2
$\begingroup$

When I try to simplify this hypergeometric function

FullSimplify[HypergeometricPFQ[{1/2 - n/2}, {-(1/2) - n/2}, -a^2]]

Mathematica 10.0.1.0 returns

(Exp[-a^2] (1 + n + 2 a^2))/(1 + n)

but if I compare the two expressions for different integer values of n,

Table[(Exp[-a^2] (1 + 2 a^2 + n))/(1 + n) ==
      HypergeometricPFQ[{1/2 - n/2}, {-(1/2) - n/2}, -a^2], {n, 0, 6}]

they are different for odd n

{True, 1/2 (2 + 2 a^2) E^-a^2 == 1, True, 1/4 (4 + 2 a^2) E^-a^2 == 1 - a^2/2,
 True, 1/6 (6 + 2 a^2) E^-a^2 == 1 - (2 a^2)/3 + a^4/6, True}

What's going on?

(This behavior persists if I use FunctionExpand[] in place of FullSimplify[], since the latter calls the former.)

$\endgroup$
  • 1
    $\begingroup$ Simply put: Hypergeometric1F1[] degenerates to a polynomial if its upper parameter is a nonpositive integer. Unfortunately, the generic solution returned by FunctionExpand[]/FullSimplify[] does not take this into account. $\endgroup$ – J. M. is in limbo Oct 14 '15 at 16:17
  • $\begingroup$ Are you saying that the result returned by FunctionExpand[] is false when the upper parameter is a nonpositive integer? $\endgroup$ – Jess Riedel Oct 14 '15 at 16:23
  • 1
    $\begingroup$ Pretty much, yes, due to the exponential factor not being taken care of. If you're interested, I can write a solution detailing how to derive the correct result in that special case. $\endgroup$ – J. M. is in limbo Oct 14 '15 at 16:25
  • $\begingroup$ Terrifying. Yes, I would be very grateful for a solution. The hypergeometric function is a series coefficient in a Taylor expansion I am working with, for which I really need a simple expression that I can further operate on. $\endgroup$ – Jess Riedel Oct 14 '15 at 16:28
5
$\begingroup$

To recap, the result returned by FunctionExpand[Hypergeometric1F1[1/2 - n/2, -(1/2) - n/2, -a^2]] is a generic solution, which is intended to be correct in most cases. Unfortunately, the case of odd n is not part of those cases:

Table[Hypergeometric1F1[1/2 - n/2, -(1/2) - n/2, -a^2] == 
      Exp[-a^2] (1 + 2 a^2 + n)/(1 + n) // FullSimplify // TrueQ, {n, 10}]
   {False, True, False, True, False, True, False, True, False, True}

To handle the odd n case, we first do a preliminary transformation:

Hypergeometric1F1[1/2 - n/2, -(1/2) - n/2, -a^2] /. n -> 2 k + 1 // Simplify
   Hypergeometric1F1[-k, -1 - k, -a^2]

which shows the source of the failure: the case of odd n results in a Kummer function with a nonpositive numerator parameter, which is precisely the degenerate polynomial case. To explicitly deal with this, we go back to the defining series for ${}_1 F_1$:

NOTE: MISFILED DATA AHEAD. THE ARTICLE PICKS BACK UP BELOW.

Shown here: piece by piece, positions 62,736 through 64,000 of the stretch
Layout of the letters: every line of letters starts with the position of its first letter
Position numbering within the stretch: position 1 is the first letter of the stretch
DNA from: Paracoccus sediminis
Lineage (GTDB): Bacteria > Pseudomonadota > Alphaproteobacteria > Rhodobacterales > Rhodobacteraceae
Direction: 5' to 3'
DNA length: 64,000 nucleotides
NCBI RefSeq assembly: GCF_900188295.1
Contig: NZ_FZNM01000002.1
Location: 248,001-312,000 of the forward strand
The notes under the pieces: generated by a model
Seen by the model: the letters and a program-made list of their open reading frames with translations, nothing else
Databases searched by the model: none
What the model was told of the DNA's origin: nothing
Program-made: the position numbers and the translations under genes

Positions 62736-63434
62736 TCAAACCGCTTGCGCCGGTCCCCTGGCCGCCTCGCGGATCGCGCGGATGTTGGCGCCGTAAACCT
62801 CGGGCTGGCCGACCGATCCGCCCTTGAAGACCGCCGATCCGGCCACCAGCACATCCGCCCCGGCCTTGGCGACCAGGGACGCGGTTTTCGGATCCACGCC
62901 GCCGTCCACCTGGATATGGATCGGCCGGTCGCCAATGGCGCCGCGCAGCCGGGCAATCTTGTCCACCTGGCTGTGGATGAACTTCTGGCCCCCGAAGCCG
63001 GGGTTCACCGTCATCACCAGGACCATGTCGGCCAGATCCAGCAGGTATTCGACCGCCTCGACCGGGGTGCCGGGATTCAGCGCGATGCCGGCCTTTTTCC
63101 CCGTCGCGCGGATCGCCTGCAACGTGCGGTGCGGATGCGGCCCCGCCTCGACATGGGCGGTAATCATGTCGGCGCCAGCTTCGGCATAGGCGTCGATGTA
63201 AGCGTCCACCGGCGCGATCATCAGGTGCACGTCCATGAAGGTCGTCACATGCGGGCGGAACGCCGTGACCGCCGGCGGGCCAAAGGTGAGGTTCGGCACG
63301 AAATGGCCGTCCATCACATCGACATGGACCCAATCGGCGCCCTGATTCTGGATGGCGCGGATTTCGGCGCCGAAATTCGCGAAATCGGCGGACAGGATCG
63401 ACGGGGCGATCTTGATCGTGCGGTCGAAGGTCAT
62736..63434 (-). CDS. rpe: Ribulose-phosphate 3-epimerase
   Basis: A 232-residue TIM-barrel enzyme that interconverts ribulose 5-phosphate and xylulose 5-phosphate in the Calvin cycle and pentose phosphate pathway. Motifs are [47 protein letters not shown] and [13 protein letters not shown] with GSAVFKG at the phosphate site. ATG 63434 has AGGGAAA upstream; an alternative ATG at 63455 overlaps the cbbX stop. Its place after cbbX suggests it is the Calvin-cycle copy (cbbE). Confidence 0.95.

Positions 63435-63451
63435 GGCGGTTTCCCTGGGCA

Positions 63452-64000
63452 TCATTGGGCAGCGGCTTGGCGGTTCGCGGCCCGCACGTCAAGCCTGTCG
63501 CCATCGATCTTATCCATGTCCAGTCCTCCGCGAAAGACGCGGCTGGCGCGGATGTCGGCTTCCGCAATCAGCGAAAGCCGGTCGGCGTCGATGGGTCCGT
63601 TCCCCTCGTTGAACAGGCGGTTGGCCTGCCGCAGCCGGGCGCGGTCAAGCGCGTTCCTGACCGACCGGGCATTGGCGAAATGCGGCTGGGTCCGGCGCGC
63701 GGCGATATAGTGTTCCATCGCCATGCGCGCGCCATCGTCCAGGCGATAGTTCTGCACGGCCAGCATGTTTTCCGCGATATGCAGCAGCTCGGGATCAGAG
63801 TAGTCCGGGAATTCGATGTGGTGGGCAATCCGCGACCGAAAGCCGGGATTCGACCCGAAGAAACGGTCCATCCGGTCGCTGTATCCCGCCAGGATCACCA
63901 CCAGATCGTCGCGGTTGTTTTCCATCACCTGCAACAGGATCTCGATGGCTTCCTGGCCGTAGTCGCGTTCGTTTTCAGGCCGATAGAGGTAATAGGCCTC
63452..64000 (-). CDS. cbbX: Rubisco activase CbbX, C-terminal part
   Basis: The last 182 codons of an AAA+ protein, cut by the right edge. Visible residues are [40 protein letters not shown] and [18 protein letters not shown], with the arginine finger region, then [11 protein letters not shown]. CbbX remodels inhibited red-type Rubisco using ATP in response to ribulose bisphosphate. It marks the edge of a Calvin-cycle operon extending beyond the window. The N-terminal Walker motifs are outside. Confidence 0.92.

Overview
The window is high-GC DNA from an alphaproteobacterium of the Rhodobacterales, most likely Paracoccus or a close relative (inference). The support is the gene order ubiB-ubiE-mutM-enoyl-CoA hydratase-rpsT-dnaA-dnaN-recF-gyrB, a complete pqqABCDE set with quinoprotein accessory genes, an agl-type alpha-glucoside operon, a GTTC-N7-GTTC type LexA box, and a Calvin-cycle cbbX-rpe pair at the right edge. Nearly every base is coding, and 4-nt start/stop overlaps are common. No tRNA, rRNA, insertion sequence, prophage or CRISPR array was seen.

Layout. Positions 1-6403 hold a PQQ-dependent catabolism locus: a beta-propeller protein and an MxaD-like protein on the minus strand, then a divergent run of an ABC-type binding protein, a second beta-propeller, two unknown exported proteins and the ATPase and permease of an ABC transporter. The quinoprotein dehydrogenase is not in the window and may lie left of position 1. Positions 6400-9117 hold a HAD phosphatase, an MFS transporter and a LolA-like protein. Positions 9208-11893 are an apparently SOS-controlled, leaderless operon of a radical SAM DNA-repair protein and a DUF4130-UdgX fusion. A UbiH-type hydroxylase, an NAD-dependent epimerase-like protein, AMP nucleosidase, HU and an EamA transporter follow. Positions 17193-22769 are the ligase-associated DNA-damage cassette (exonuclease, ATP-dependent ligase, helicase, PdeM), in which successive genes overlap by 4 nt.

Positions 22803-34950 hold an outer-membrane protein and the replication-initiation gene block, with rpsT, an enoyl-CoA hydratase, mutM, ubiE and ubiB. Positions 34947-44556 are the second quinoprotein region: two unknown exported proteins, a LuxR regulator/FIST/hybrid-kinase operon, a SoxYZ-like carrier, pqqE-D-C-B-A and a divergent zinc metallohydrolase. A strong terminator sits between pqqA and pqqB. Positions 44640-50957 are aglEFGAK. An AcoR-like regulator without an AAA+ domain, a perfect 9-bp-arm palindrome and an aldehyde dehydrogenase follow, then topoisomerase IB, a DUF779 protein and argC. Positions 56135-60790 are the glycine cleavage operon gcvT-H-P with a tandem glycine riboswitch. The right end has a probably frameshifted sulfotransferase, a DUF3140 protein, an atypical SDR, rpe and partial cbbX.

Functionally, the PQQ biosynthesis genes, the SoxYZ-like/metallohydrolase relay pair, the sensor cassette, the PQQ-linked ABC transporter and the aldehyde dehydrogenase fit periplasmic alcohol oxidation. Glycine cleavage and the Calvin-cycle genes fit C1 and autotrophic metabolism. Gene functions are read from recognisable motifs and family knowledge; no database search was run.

$${}_1 F_1\left({{a}\atop{b}}\mid z\right)=\sum_{j=0}^\infty \frac{(a)_j}{(b)_j}\frac{z^j}{j!}$$

For the special case under consideration, we have

$${}_1 F_1\left({{-k}\atop{-1-k}}\mid -a^2\right)=\sum_{j=0}^\infty \frac{(-k)_j}{(-1-k)_j}\frac{\left(-a^2\right)^j}{j!}$$

Since $(-k)_j=0$ if $j>k$, the series terminates:

$${}_1 F_1\left({{-k}\atop{-1-k}}\mid -a^2\right)=\sum_{j=0}^k \frac{(-k)_j}{(-1-k)_j}\frac{\left(-a^2\right)^j}{j!}$$

Using

FullSimplify[Pochhammer[-k, j]/Pochhammer[-1 - k, j]]
   1 - j/(1 + k)

we thus have

Sum[(1 - j/(1 + k)) (-a^2)^j/j!, {j, 0, k}] // FullSimplify
   ((-a)^k a^(4 + k) E^a^2 + (1 + a^2 + k) Gamma[2 + k, -a^2])/
   (E^a^2 (1 + k)*Gamma[2 + k])

We can now undo the earlier substitution:

s[n_] = % /. k -> (n - 1)/2 // FullSimplify
   (2 ((-a)^((-1 + n)/2) a^((7 + n)/2) E^a^2 + ((1 + 2 a^2 + n)
    Gamma[(3 + n)/2, -a^2])/2))/(E^a^2 (1 + n) Gamma[(3 + n)/2])

The rather complicated closed form gives no indication that it is in fact a polynomial. Nevertheless,

Table[Hypergeometric1F1[1/2 - n/2, -(1/2) - n/2, -a^2] == s[n] // 
      FullSimplify, {n, 1, 11, 2}]
   {True, True, True, True, True, True}

s[7] // FullSimplify
   (24 - 18*a^2 + 6*a^4 - a^6)/24
$\endgroup$
  • $\begingroup$ Tremendously helpful. Am I crazy in calling this a bug, since the hypergeometric function was returned by SeriesCoefficient[], which is expected to use integers? Is there any way to avoid incorrect simplifications by FullSimplify[] in the future that doesn't require detailed knowledge of the relevant special function? $\endgroup$ – Jess Riedel Oct 14 '15 at 17:15
  • $\begingroup$ Again, by design, the results obtained by simplification functions are only generically correct. It is entirely possible to have a result that is not valid for a countable set of values. Thus, it is always in your best interest to perform sanity checks on whatever results you get, whether in Mathematica or a different CAS. $\endgroup$ – J. M. is in limbo Oct 14 '15 at 17:19

Your Answer

By clicking “Post Your Answer”, you agree to our terms of service, privacy policy and cookie policy

Not the answer you're looking for? Browse other questions tagged or ask your own question.